Explanation of vote by Ambassador Matthew Rycroft, UK Permanent Representative to the United Nations on Israel-Palestine
Explanation of vote by Ambassador Matthew Rycroft, UK Permanent Representative to the United Nations on Israel-Palestine.
Mr President, The United Kingdom welcomes the adoption of resolution 2334 today - the first Security Council resolution on the Israel-Palestine issue in over seven years.
The adoption of this resolution is, first and foremost, a clear reinforcement of the international community’s conviction that a two state solution remains the only viable route to sustained Arab-Israeli peace.
As the Quartet Report in July highlighted, the foundations of peace - trust and goodwill - are being corroded for all sides because of violence, incitement, demolitions, and settlement activity.
Ultimately, as long as terrorists are treated as martyrs, peace will be distant. The scourge of anti-Semitic, racist and hateful language must be excised from the region. It is critical that the Palestinian leadership implement the recommendations of the Quartet Report and continue their efforts to tackle terror and incitement, strengthen institutions, and develop a sustainable economy. And the UK will continue to provide the Palestinian Authority with professional support in helping develop its security institutions.
But good will alone will not secure peace. Today’s resolution is a sober recognition that the two state solution is slipping away. By undermining the prospects for a contiguous Palestinian state, settlement construction is corroding the possibility of a two state solution. Since the Oslo process in 1993, the population of settlements has doubled to 570,000, including 85,000 settlers deep in the West Bank. The Quartet Report warns of sliding into “a one-state reality of perpetual occupation and conflict”. That is no future at all.
The UK is a dear and close friend of the State of Israel. We reject all efforts to de-legitimise or undermine Israel. The movement for Boycotts, Divestment and Sanctions – rooted as it is in a culture of prejudice and hostility to Israel – is a barrier to peace. And my government will never support any resolution that advances the cause of boycotts or de-legitimisation in any way.
It is because of our steadfast and stalwart commitment to Israel’s security and its existence as the Jewish homeland that we voted for today’s resolution, and worked tirelessly to secure a balanced final text. We believe that Israeli settlement activity represents a clear and present danger to our shared vision of two states for two peoples. The United Kingdom’s longstanding view is that settlement expansion is illegal, and this is not in Israel’s long-term interests.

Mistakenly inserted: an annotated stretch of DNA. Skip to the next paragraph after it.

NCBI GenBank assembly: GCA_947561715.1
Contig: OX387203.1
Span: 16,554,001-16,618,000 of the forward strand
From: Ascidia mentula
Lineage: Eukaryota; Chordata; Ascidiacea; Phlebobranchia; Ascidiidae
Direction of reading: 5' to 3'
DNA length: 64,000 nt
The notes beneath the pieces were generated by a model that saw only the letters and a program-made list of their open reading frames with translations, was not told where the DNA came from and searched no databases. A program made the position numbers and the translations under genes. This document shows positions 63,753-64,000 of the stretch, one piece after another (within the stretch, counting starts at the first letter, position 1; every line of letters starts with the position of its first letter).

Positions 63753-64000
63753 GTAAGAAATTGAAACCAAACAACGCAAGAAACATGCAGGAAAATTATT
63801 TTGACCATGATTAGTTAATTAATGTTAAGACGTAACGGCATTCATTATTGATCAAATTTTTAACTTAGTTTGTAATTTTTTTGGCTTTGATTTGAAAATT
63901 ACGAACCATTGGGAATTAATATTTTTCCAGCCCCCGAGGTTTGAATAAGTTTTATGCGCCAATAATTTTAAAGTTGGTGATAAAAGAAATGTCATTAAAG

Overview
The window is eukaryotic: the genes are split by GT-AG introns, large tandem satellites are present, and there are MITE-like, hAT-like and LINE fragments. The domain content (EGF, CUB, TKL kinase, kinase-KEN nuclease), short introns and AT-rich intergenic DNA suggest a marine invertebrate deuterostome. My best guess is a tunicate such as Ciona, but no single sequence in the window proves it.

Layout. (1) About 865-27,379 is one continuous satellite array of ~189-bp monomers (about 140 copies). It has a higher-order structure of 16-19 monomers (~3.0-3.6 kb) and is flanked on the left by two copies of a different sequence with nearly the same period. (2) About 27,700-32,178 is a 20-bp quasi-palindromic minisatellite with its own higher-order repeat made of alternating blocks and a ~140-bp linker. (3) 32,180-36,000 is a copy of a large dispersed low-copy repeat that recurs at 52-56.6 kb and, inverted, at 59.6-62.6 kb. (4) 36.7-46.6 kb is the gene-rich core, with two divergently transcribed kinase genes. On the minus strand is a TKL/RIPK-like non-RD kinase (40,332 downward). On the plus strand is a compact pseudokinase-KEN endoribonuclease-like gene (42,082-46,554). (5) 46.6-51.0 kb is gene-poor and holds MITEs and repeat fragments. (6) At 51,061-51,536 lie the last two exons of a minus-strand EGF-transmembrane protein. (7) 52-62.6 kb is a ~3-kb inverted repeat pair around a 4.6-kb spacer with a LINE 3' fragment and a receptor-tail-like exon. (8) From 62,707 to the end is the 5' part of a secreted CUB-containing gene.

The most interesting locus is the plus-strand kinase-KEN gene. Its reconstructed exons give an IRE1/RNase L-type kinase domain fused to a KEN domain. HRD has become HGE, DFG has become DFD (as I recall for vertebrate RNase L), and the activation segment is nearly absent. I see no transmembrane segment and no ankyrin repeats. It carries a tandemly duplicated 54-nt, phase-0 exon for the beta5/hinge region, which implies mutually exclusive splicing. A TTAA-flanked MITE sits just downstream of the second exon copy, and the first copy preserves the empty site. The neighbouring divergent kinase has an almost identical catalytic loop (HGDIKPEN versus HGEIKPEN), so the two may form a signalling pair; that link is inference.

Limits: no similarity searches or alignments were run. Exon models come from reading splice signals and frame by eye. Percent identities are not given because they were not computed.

Today’s resolution also takes important and balanced steps to support peace through:
First of all, calling for immediate steps to prevent incitement and all acts of violence against civilians, including terror. And it also calls for a strengthening of efforts to combat terrorism, including through existing security coordination, as well as clearly condemning all acts of terrorism;
Second, Mr President, this resolution Calls upon both parties to act on the basis of international law and to refrain from provocative actions in order to build trust and create the conditions for peace;
And third, this resolution Calls upon all parties to exert collective efforts to launch credible negotiations on all final status issues, urging the intensification and acceleration of international and regional efforts to support a comprehensive peace.
We have long held that for negotiations to be successful, they will need to lead to a safe and secure Israel living alongside a viable and sovereign Palestinian state; based on 1967 borders with agreed land swaps; Jerusalem as the shared capital of both states; and a just, fair, agreed, and realistic settlement for refugees.
In closing, Mr President, we recognise that the passing of this resolution will not change the situation on the ground overnight. 2017 will not be an easy year for the Israel-Palestine issue: fifty years since the Six Day War and the subsequent occupation of Gaza and the West Bank, including East Jerusalem; and one-hundred years since my country issued the Balfour Declaration. However, we must all uphold our responsibility, as this Council has finally upheld its responsibility today, in order to deliver the long-term security that Israelis deserve, and the statehood and end to the occupation that Palestinians are calling out for.